If you’re struggling in your current relationships, chances are that there is something being repeated from you past.
Going to therapy to explore these issues might bring up similar relational issues. You might find yourself wanting to evade, ignore, and avoid the feelings that arise in a therapeutic relationship. That’s normal. A good therapist will see the self-protective strategies you’re using and help you identify the feelings and impulses that lie beyond them.
In your past, you learned that certain emotions and impulses were not tolerated and so intelligently found ways to keep those sensations at bay. Now you’re an adult. You don’t need those same self-protective strategies anymore, but your survival instincts override this logic.
In therapy, you’ll be asked to examine how these defenses counteract your desire to engage in meaningful relationships. Through this deep exploration, you might discover that the ways you stayed safe in childhood relationships are now causing disconnection in your current ones.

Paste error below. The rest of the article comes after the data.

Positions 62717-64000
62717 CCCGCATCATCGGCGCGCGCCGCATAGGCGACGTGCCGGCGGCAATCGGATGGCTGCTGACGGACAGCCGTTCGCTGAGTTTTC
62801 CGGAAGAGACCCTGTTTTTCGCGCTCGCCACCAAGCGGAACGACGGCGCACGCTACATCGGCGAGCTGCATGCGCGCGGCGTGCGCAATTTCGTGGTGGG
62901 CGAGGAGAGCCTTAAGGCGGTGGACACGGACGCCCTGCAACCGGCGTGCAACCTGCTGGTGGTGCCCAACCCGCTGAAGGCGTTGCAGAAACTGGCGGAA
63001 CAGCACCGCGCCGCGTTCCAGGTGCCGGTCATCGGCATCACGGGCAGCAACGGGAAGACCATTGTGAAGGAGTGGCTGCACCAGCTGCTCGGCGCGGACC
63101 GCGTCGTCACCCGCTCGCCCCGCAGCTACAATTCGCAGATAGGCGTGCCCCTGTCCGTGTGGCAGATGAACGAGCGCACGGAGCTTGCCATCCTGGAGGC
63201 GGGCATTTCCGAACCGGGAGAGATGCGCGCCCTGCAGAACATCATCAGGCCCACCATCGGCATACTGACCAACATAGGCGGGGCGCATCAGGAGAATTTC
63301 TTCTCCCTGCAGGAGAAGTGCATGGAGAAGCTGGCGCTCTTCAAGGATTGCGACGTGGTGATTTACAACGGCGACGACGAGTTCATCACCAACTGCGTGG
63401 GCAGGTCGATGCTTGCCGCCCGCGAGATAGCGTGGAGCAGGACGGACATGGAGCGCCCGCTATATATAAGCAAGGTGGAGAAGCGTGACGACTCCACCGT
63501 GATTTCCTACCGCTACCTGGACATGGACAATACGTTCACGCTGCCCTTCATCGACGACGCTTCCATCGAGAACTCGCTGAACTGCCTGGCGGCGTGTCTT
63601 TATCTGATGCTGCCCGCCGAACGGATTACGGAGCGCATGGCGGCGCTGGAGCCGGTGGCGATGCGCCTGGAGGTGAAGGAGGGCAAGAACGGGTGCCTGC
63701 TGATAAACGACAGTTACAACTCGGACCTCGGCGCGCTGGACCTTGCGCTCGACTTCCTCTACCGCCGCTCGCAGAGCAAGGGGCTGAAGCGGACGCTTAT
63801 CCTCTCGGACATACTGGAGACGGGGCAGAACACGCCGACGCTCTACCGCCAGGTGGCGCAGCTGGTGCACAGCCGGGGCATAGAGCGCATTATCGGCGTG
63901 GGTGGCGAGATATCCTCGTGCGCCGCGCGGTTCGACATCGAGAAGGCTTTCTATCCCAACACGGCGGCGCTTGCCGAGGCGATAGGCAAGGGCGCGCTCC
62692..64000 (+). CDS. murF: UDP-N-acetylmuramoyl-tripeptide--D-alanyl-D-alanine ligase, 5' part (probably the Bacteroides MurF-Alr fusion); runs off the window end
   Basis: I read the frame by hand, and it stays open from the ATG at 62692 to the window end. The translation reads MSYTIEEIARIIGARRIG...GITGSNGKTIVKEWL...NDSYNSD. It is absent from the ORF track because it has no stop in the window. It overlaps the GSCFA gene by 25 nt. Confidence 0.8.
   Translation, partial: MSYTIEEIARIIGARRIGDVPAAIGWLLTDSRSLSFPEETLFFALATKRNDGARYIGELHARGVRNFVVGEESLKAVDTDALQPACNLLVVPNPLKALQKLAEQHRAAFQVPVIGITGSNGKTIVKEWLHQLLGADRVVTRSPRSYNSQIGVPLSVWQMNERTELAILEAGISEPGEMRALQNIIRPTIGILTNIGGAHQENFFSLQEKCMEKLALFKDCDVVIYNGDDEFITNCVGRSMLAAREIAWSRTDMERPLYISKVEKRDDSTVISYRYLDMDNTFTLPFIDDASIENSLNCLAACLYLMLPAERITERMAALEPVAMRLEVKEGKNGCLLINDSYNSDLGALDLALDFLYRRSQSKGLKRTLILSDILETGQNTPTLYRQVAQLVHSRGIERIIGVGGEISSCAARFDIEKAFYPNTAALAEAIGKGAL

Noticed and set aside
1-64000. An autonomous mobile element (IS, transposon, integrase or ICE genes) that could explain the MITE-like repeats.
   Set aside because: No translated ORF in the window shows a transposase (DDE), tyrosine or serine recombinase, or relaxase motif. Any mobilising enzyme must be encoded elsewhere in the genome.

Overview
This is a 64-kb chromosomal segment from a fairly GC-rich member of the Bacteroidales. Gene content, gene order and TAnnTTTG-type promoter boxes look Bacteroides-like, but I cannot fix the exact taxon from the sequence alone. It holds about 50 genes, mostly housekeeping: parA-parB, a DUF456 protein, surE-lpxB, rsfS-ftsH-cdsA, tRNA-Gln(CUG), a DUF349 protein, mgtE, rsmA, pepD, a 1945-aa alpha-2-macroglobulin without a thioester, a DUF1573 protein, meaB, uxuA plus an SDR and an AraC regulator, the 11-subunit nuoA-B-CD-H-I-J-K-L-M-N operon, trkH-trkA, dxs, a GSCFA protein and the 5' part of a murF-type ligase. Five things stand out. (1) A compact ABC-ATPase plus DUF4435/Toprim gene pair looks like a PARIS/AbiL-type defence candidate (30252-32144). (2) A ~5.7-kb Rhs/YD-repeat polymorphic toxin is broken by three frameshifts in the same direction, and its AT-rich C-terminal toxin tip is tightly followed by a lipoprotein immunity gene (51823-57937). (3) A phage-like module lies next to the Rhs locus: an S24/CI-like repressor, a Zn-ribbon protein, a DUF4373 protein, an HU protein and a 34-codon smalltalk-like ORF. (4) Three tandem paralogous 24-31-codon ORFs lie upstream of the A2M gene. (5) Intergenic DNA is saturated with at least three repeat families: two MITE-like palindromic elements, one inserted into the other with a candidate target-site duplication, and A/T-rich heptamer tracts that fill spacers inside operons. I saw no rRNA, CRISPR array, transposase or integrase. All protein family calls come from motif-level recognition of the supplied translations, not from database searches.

With the help of the therapist, you’ll start to gently let those defenses go so that you can get behind them and meet the feeling that lives there. This will help you connect more with your internal experiences and find healthier ways to communicate them to your partner, friends, family, etc, should you wish.